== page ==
In Sweden, they’ve coined a word, “flygskam,” meaning “flight shaming.” Swedish activist Greta Thunberg famously sailed to the U.N. Climate Action Summit in New York in September rather than fly. And there’s a Twitter account devoted to the idea, @flyingless.
An article in Vox describes the realization that hit a Swedish woman, Maja Rosen, in 2007, when she visited Norway’s Lofoten Islands, north of the Arctic Circle, a fjord-laced region that is warming faster than most places on the planet. Recognizing that her visit was contributing to the unsettling changes there, she began a campaign called “We Stay on the Ground.” So far, according to Vox, 8,000 people have promised to avoid flying for a year.
That’s not many, especially when the trends for flying are up, up, and away. The International Civil Aviation Organization forecasts that emissions from flights globally will quadruple between now and 2050. The fastest-growing airports in the world are in developing nations. Here in the upper Midwest, the numbers are more stable. In the last several years, the Minneapolis-St. Paul airport has hosted roughly 38-milllion passengers on more than 400,000 take-offs and landings each year.
Some people are deciding not to fly. A member of my eco-book group has told his family that when he visits them, he will come by bus or train. A scientist in New Zealand gave up flying for a year when he realized he was flying “as if (he) didn’t believe in climate change.” He describes his experience in The Guardian. His story ends, “Fly if you have to, offset if you can, but fly less.”
I have been offsetting when I fly. That is, I have helped pay for projects that are designed to take carbon and other greenhouse gases out of the atmosphere. For example, a project to siphon methane from landfills and use it to produce heat rather than letting it escape into the air. Or a project to plant trees in Africa. In fact, two years ago we planted (with a lot of help) more than 700 trees on our own land here in northern Minnesota. And now we’re caring for a native upland prairie near our house. Do those earth-friendly investments count for anything?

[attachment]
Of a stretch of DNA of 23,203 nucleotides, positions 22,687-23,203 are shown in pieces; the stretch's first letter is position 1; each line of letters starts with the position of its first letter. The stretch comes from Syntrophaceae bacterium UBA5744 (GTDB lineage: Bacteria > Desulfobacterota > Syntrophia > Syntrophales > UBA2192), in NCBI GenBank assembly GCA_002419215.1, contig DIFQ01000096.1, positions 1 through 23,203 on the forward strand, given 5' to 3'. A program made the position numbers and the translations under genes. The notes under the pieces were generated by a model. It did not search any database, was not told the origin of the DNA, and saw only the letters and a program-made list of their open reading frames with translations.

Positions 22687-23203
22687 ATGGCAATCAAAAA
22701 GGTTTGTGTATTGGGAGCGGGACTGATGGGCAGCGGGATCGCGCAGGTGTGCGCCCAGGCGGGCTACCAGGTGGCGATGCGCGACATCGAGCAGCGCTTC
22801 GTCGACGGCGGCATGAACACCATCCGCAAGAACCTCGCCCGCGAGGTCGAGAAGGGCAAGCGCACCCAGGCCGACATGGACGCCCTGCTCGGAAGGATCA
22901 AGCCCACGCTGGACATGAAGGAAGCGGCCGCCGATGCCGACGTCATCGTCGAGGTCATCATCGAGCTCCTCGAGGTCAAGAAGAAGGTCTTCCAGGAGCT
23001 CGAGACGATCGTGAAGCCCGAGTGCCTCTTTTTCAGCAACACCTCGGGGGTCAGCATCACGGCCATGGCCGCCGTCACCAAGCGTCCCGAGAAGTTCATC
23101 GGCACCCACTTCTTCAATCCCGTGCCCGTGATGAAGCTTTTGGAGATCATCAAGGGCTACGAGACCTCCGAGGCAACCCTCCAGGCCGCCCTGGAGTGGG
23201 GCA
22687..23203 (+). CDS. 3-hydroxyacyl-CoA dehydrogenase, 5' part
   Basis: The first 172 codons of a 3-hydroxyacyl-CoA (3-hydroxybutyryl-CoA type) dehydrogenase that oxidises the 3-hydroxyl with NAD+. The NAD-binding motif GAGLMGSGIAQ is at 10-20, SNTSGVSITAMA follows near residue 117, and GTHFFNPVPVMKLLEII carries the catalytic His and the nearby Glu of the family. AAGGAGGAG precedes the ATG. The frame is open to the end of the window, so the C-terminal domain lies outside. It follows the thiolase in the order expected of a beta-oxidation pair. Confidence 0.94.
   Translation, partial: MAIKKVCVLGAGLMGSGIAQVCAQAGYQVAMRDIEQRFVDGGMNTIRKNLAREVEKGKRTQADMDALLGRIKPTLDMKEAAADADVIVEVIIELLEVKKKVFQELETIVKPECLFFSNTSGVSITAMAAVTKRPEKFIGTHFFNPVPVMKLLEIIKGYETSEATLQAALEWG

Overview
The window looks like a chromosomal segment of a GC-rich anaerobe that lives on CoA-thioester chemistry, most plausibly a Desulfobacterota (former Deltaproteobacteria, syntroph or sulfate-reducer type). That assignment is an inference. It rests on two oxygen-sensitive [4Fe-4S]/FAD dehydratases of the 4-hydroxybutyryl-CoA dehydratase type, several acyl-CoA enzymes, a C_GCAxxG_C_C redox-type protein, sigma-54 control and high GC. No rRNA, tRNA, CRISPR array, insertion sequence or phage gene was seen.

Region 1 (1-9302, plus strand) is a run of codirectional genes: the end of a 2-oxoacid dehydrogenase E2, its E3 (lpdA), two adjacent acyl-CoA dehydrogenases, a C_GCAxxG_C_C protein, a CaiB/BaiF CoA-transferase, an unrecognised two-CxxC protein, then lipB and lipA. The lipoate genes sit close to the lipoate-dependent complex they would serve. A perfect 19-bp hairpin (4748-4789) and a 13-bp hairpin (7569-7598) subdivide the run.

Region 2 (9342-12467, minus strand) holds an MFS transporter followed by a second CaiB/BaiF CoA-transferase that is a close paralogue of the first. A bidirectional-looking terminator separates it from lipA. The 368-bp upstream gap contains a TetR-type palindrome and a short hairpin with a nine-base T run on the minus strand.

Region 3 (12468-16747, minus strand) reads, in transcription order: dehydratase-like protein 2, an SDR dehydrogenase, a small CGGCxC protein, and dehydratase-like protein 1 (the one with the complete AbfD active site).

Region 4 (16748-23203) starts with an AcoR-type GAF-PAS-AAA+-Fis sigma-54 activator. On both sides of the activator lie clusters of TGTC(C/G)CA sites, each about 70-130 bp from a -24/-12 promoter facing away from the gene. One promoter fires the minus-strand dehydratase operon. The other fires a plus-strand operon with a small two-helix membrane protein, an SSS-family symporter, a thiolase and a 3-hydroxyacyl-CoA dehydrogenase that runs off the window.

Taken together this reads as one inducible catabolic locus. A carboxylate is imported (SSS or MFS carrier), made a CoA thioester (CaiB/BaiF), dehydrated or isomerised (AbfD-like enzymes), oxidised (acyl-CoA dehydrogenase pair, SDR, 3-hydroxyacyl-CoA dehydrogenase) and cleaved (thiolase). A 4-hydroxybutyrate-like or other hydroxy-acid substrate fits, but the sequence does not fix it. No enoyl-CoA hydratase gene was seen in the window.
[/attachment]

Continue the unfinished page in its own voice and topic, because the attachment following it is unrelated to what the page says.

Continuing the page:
There’s a lot of skepticism about offsets. In a 2012 article in Nature, UK academic Kevin Anderson lays out a nuanced critique. He points out that not only is it realistically impossible to make an absolute promise that a project will continue to sequester or prevent greenhouse gas emissions for the next hundred years, offsets do little to make the basic changes we need. “Offsetting, on all scales, weakens present-day drivers for change and reduces innovation towards a lower-carbon future. It militates against market signals to improve low-carbon travel and video-conference technologies, while encouraging investment in capital-intensive airports and new aircraft, along with roads, ports and fossil-fuel power stations.”